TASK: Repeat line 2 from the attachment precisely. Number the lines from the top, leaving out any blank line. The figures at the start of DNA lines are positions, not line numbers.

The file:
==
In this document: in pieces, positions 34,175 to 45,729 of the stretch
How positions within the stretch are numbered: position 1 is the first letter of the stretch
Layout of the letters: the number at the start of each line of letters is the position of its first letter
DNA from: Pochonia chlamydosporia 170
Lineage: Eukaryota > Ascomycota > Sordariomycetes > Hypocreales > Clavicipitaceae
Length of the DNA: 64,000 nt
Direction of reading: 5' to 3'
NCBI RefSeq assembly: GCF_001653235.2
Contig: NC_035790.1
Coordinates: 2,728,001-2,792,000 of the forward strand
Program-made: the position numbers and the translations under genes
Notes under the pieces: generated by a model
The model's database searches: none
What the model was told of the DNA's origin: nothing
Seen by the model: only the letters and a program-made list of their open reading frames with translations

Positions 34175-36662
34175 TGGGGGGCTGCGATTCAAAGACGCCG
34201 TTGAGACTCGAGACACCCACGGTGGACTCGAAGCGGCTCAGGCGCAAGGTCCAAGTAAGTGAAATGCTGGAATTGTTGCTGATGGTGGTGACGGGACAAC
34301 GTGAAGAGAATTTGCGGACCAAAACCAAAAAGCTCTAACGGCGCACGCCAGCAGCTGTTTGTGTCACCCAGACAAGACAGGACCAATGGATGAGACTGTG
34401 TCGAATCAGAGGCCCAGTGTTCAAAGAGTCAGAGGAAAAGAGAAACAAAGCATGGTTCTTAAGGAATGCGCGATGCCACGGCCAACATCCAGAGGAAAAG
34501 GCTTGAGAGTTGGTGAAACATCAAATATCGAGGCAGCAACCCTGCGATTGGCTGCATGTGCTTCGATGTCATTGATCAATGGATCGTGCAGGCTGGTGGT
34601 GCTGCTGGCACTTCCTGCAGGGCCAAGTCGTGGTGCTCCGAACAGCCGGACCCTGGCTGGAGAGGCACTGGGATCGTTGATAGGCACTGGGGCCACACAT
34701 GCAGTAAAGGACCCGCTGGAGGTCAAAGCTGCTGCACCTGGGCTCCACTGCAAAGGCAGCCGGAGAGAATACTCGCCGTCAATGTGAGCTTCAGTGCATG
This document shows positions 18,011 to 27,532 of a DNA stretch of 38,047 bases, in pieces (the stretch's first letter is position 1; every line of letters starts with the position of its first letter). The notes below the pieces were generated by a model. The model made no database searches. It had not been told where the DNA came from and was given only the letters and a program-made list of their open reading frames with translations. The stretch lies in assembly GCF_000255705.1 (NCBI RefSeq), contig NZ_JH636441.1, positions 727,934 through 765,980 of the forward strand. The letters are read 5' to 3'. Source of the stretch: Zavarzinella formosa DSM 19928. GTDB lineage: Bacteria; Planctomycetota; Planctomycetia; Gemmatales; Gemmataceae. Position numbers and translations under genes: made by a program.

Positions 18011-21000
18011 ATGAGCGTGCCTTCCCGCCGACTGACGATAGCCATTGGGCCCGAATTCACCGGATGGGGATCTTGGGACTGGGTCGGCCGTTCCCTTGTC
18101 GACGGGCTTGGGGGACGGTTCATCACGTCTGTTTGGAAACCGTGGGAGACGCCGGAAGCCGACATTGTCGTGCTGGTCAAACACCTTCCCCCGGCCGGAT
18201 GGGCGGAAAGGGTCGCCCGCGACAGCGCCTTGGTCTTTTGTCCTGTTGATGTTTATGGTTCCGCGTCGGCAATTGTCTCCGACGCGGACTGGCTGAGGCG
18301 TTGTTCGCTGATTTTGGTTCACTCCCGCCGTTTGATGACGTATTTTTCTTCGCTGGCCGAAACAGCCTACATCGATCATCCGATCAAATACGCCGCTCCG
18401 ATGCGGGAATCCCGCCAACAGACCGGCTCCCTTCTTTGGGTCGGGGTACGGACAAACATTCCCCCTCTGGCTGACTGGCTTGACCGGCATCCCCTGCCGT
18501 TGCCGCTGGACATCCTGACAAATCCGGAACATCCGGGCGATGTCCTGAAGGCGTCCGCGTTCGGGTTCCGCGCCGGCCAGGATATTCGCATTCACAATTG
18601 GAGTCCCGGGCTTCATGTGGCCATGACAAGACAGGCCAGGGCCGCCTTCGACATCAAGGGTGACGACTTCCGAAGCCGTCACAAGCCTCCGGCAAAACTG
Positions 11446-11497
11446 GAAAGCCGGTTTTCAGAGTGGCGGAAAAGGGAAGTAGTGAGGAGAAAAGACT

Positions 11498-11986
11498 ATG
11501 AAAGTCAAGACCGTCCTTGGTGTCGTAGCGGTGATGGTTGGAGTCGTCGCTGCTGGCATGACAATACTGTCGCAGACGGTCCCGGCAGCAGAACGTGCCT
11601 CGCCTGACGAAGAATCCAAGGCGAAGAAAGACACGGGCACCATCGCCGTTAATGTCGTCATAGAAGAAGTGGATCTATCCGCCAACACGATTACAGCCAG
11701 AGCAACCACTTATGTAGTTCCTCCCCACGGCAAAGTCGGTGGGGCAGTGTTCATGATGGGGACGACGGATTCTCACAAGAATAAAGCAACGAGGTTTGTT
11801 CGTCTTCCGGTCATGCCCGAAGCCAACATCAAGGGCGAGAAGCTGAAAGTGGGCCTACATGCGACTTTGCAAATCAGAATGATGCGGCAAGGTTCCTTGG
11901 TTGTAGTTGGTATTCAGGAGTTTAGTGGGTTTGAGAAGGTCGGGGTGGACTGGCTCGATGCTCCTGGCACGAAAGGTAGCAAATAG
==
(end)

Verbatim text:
How positions within the stretch are numbered: position 1 is the first letter of the stretch